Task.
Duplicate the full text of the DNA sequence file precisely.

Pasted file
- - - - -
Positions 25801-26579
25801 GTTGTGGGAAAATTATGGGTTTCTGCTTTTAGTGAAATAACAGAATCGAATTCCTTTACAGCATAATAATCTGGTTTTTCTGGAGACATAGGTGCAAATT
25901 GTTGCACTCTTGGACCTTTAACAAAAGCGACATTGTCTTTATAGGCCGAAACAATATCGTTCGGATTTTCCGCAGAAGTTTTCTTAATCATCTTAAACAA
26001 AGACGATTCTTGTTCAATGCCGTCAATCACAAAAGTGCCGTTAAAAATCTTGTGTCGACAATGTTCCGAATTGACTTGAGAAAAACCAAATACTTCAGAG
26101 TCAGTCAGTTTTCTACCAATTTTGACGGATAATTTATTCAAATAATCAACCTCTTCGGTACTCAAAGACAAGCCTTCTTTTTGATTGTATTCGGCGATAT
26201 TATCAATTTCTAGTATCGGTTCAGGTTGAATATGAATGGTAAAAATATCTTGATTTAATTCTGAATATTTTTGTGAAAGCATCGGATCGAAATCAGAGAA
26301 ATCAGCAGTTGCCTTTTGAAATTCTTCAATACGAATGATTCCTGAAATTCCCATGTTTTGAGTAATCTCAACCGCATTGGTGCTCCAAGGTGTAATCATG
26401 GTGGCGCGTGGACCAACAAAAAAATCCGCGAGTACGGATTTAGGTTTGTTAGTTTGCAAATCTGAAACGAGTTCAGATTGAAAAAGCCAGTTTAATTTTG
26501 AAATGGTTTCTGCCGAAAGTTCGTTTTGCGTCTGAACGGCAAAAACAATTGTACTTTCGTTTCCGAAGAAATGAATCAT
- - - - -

Positions 25801-26579
25801 GTTGTGGGAAAATTATGGGTTTCTGCTTTTAGTGAAATAACAGAATCGAATTCCTTTACAGCATAATAATCTGGTTTTTCTGGAGACATAGGTGCAAATT
25901 GTTGCACTCTTGGACCTTTAACAAAAGCGACATTGTCTTTATAGGCCGAAACAATATCGTTCGGATTTTCCGCAGAAGTTTTCTTAATCATCTTAAACAA
26001 AGACGATTCTTGTTCAATGCCGTCAATCACAAAAGTGCCGTTAAAAATCTTGTGTCGACAATGTTCCGAATTGACTTGAGAAAAACCAAATACTTCAGAG
26101 TCAGTCAGTTTTCTACCAATTTTGACGGATAATTTATTCAAATAATCAACCTCTTCGGTACTCAAAGACAAGCCTTCTTTTTGATTGTATTCGGCGATAT
26201 TATCAATTTCTAGTATCGGTTCAGGTTGAATATGAATGGTAAAAATATCTTGATTTAATTCTGAATATTTTTGTGAAAGCATCGGATCGAAATCAGAGAA
26301 ATCAGCAGTTGCCTTTTGAAATTCTTCAATACGAATGATTCCTGAAATTCCCATGTTTTGAGTAATCTCAACCGCATTGGTGCTCCAAGGTGTAATCATG
26401 GTGGCGCGTGGACCAACAAAAAAATCCGCGAGTACGGATTTAGGTTTGTTAGTTTGCAAATCTGAAACGAGTTCAGATTGAAAAAGCCAGTTTAATTTTG
26501 AAATGGTTTCTGCCGAAAGTTCGTTTTGCGTCTGAACGGCAAAAACAATTGTACTTTCGTTTCCGAAGAAATGAATCAT